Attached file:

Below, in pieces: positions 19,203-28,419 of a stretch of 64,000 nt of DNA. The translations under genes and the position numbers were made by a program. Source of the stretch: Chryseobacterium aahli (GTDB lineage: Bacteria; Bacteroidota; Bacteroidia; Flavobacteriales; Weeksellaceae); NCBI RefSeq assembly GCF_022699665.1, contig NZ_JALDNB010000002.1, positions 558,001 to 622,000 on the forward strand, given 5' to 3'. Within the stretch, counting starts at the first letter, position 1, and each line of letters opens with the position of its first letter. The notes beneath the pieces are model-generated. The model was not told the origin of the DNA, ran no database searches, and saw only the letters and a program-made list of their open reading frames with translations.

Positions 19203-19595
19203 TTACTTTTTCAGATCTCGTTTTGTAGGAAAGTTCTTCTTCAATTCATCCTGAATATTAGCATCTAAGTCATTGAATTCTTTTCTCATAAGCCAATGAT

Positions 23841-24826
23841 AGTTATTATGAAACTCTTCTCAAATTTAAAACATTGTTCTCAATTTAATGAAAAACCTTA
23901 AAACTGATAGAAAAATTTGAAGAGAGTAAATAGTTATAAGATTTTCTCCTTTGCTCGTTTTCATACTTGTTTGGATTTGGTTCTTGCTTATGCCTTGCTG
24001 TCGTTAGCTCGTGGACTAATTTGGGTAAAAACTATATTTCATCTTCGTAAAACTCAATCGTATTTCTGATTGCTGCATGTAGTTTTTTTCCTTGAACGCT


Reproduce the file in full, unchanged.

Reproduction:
Below, in pieces: positions 19,203-28,419 of a stretch of 64,000 nt of DNA. The translations under genes and the position numbers were made by a program. Source of the stretch: Chryseobacterium aahli (GTDB lineage: Bacteria; Bacteroidota; Bacteroidia; Flavobacteriales; Weeksellaceae); NCBI RefSeq assembly GCF_022699665.1, contig NZ_JALDNB010000002.1, positions 558,001 to 622,000 on the forward strand, given 5' to 3'. Within the stretch, counting starts at the first letter, position 1, and each line of letters opens with the position of its first letter. The notes beneath the pieces are model-generated. The model was not told the origin of the DNA, ran no database searches, and saw only the letters and a program-made list of their open reading frames with translations.

Positions 19203-19595
19203 TTACTTTTTCAGATCTCGTTTTGTAGGAAAGTTCTTCTTCAATTCATCCTGAATATTAGCATCTAAGTCATTGAATTCTTTTCTCATAAGCCAATGAT

Positions 23841-24826
23841 AGTTATTATGAAACTCTTCTCAAATTTAAAACATTGTTCTCAATTTAATGAAAAACCTTA
23901 AAACTGATAGAAAAATTTGAAGAGAGTAAATAGTTATAAGATTTTCTCCTTTGCTCGTTTTCATACTTGTTTGGATTTGGTTCTTGCTTATGCCTTGCTG
24001 TCGTTAGCTCGTGGACTAATTTGGGTAAAAACTATATTTCATCTTCGTAAAACTCAATCGTATTTCTGATTGCTGCATGTAGTTTTTTTCCTTGAACGCT